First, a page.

4A - The Michigan Daily - Monday, October 8, 2001
ate lNtirbigau Dil,,
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EDITED AND MANAGED BY
STUDENTS AT THE
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Unless otherwise noted, unsigned editorials reflect the opinion of the majority of the Daily's
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necessarily reflect the opinion of The Michigan Daily.
terrified from north
to south, east to west,
and we thank God
for that. Today,
America is tasting
what Muslims have
tasted for decades."
- Osama bin Ladin, in a pre-taped
response to the American attacks on
Afghanistan, broadcasted via
the Qatari news service Al Jezera.
' -u s
s . ':gam
Steer, bold mariner, on! or, no mis dia de Columbus.
JOHANNA HANINK PARLANCE OF OUR TIMES
T oday at the Uni-
versity of Con-
are cancelled for the "Fall
Recess." This means that
the majority of my friends
are still sleeping right
now. Only this weekend
did I realize the reason
that they didn't have to set
their alarm clocks last night - today we, as
a nation (are supposed to, at least) celebrate
the 509th anniversary of Columbus sailing
the ocean (blue) and "discovering" Ameri-
If you're reading this publication,
chances are that you've made it past your
fifth-grade teacher's October lesson plans
and could readily correct anyone misin-
formed enough to think that Columbus set
out to show the world that it wasn't flat.
And at this point, we're all sick of the
countless reminders that Columbus in no
sense of the word discovered America.
But there is more to the myth of Colum-
bus than simple geometry or general knowl-
edge can account for. Christopher
Columbus, a slave trader even before his
famous trans-Atlantic voyage, bears much
of the responsibility (an understatement) for
the systematic genocide of the indigenous
populations of the Caribbean.
Again, most of us know this or, even if we
don't buy into it, have been exposed to the
idea. Which means that I can pass over the
statistics and would only be wasting space to
write that under Columbus' administration of
the Caribbean islands, more than eight million
native people were killed, five million within
the first three years. And perhaps it doesn't
bear mentioning that torture, rape and enslave-
ment became the modus operandi in the New
World in no small part due to the unutterable
mores of one individual.
But it is worth noting that Columbus' style
- his importation of the encomienda tributary
labor, i.e. slave, system from Spain and his
exportation of slave labor back to Spain (as
well as from Africa to the Caribbean) - set
and justified the devastating precedent for bru-
tality and slaughter in the Americas; a prece-
dent which Ieft the Western Hemisphere, after
only a few centuries, over 100 million people
So today the protests, the biggest of
which will be in Colorado, will pass by with
a headline in The New York Times and a
sound byte on National Public Radio. And
perhaps there will be a network news spe-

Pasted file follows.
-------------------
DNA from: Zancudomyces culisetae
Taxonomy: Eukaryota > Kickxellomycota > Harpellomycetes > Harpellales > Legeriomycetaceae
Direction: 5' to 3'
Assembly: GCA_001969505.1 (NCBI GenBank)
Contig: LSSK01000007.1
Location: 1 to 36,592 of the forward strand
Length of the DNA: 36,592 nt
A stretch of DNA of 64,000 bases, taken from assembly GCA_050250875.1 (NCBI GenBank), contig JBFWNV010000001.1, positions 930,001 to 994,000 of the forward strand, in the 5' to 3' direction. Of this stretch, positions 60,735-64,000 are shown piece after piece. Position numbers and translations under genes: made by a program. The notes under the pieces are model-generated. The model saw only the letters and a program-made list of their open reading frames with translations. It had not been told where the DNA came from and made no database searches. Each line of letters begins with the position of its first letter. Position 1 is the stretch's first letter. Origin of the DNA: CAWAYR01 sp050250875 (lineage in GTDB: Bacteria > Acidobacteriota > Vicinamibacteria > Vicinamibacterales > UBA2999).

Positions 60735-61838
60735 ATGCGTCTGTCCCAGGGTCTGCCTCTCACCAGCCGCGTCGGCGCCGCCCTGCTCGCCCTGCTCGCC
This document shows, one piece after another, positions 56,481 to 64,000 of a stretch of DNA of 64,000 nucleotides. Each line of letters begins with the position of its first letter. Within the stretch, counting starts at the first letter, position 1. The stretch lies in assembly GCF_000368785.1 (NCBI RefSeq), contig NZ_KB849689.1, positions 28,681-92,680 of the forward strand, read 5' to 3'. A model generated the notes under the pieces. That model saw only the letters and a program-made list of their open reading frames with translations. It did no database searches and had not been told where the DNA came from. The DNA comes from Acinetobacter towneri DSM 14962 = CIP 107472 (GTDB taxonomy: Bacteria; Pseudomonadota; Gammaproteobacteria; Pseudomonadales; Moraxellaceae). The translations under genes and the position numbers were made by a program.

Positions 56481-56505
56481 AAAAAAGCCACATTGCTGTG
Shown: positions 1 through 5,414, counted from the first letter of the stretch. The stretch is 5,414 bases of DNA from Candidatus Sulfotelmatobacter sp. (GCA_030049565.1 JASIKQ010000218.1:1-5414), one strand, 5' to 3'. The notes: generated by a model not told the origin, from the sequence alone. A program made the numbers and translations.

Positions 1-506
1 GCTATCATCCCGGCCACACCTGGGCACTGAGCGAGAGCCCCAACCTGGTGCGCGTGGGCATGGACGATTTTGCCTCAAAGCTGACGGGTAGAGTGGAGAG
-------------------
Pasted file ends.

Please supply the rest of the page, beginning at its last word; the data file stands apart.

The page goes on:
cial, where a member of the American Indi-
an Movement will face off with a wrinkled
white man that counters humanitarian argu-
ments with cries of "revisionist," declaring
that political correctness has once again
gone too far.
But what's more frightening than that
scenario is that the protests may go by
unnoticed. In the midst of our new war on
terrorism (yes, it had to be mentioned), the
rights of American Indians might not be the
sexiest cause to pick up. For the mainstream
media, issues of activism go in and out of
style as shares are calculated and ratings
give the orders.
And Columbus Day doesn't really bother
most people - especially those who get a
few more hours of sleep on its account. For
most of the University community, that our
Sept. 29 football opponent, the University
of Illinois, is still represented by the "Fight-
ing Illini," and mascotted by "Chief' Illni-
. wek, detracted nothing from another
We need to be bothered that we're not
bothered. The blind celebration of Colum-
bus Day - the songs and plays and art pro-
jects that accompany it in elementary
schools across the country - falls under the
category of big problems with a fast fix.
Like the Confederate flag that still flies in
South Carolina (also a cause that seems to
have gone out of fashion), a simple action
would make so many thousands feel more at
home in the United States. Considering the
history, it's the least we can do.
And while we wonder why, if it is so con-
troversial, if it is so hurtful to some, there is not
as much media-grabbing resistance to Colum-
bus Day as we might think there would be, we
have to factor in that unfortunate human ten-
dency to only devote ourselves and become
impassioned about issues that affect us in the
most direct of ways.
And in asking why the voice is so small,
why there are so few of us that are affected
directly enough to take action, we can only
find ourselves having come full circle to
why Columbus Day needs to go.
Johanna Hanink can be reached
via e-mail email@example.com.
Y LETTERS TO THE EDITOR
Y IN PASSING
BRAY V. WILSON ON WJR
For those who may have been listening to
WJR AM 760, you heard a debate on the David
Neuman Show Friday night between two out-
spoken University students: LSA sophomore
Jackie Bray of the Alliance for Peace and Justice
and LSA junior James Justin Wilson, former
Michigan Student Assembly Peace and Justice
Commission chairman and member of the
Young Americans for Freedom.
The topic? (This isn't hard to guess.) None
other than the new war, peace activism and and
the conflict's consequences. For most of the
45-minute debate, Wilson essentially stayed
silent while Neuman grilled Bray about peace
activism and issues surrounding alternatives to
armed intervention in Afghanistan. Bray stood
her ground and came out the victor in this par-
Why? It wasn't necessarily based on Bray's
rhetoric or the strength of her argument - it was
based on the fact that Bray surprised everyone.
When Neuman introduced Bray as a "peace
activist," the common conception of a spineless
"wishy-washy/why can't we all just get along"
type of activist was automatically pinned on her.
But in her first answer, Bray laid out her
beliefs which surprised many, including Neu-
man. Bray called for some type of international
response rather than sitting back and doing noth-
ing. Another misconception of peace activists is
that they believe the U.S. undoubtedly deserved